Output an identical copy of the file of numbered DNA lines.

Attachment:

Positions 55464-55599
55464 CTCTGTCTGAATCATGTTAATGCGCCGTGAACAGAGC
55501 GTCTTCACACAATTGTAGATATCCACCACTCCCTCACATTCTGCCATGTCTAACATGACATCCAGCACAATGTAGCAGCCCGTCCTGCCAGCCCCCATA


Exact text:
Positions 55464-55599
55464 CTCTGTCTGAATCATGTTAATGCGCCGTGAACAGAGC
55501 GTCTTCACACAATTGTAGATATCCACCACTCCCTCACATTCTGCCATGTCTAACATGACATCCAGCACAATGTAGCAGCCCGTCCTGCCAGCCCCCATA